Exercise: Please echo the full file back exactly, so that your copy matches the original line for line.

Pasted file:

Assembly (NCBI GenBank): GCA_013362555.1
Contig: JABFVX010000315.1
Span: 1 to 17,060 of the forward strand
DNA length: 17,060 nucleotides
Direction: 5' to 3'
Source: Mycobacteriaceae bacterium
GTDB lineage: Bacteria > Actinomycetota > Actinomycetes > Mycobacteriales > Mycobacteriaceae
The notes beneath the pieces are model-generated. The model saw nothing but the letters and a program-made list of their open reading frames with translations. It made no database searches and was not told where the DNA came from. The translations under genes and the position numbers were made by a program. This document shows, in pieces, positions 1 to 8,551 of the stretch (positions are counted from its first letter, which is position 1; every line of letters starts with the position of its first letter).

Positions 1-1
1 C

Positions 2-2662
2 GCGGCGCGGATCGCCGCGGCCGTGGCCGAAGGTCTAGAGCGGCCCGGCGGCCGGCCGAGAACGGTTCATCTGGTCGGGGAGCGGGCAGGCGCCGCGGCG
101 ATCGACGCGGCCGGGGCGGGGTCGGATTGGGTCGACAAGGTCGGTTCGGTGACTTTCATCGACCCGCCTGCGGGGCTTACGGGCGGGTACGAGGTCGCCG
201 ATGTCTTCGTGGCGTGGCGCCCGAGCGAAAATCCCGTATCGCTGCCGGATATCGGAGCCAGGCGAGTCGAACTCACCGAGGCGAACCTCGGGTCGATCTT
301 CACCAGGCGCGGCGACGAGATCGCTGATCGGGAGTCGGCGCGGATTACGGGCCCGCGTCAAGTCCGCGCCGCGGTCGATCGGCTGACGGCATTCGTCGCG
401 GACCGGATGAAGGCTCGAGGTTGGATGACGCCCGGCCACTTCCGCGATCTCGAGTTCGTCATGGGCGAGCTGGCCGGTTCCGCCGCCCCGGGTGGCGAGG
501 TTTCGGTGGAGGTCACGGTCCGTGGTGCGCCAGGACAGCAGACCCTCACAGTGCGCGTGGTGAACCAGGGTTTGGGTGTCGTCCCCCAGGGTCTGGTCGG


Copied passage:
Assembly (NCBI GenBank): GCA_013362555.1
Contig: JABFVX010000315.1
Span: 1 to 17,060 of the forward strand
DNA length: 17,060 nucleotides
Direction: 5' to 3'
Source: Mycobacteriaceae bacterium
GTDB lineage: Bacteria > Actinomycetota > Actinomycetes > Mycobacteriales > Mycobacteriaceae
The notes beneath the pieces are model-generated. The model saw nothing but the letters and a program-made list of their open reading frames with translations. It made no database searches and was not told where the DNA came from. The translations under genes and the position numbers were made by a program. This document shows, in pieces, positions 1 to 8,551 of the stretch (positions are counted from its first letter, which is position 1; every line of letters starts with the position of its first letter).

Positions 1-1
1 C

Positions 2-2662
2 GCGGCGCGGATCGCCGCGGCCGTGGCCGAAGGTCTAGAGCGGCCCGGCGGCCGGCCGAGAACGGTTCATCTGGTCGGGGAGCGGGCAGGCGCCGCGGCG
101 ATCGACGCGGCCGGGGCGGGGTCGGATTGGGTCGACAAGGTCGGTTCGGTGACTTTCATCGACCCGCCTGCGGGGCTTACGGGCGGGTACGAGGTCGCCG
201 ATGTCTTCGTGGCGTGGCGCCCGAGCGAAAATCCCGTATCGCTGCCGGATATCGGAGCCAGGCGAGTCGAACTCACCGAGGCGAACCTCGGGTCGATCTT
301 CACCAGGCGCGGCGACGAGATCGCTGATCGGGAGTCGGCGCGGATTACGGGCCCGCGTCAAGTCCGCGCCGCGGTCGATCGGCTGACGGCATTCGTCGCG
401 GACCGGATGAAGGCTCGAGGTTGGATGACGCCCGGCCACTTCCGCGATCTCGAGTTCGTCATGGGCGAGCTGGCCGGTTCCGCCGCCCCGGGTGGCGAGG
501 TTTCGGTGGAGGTCACGGTCCGTGGTGCGCCAGGACAGCAGACCCTCACAGTGCGCGTGGTGAACCAGGGTTTGGGTGTCGTCCCCCAGGGTCTGGTCGG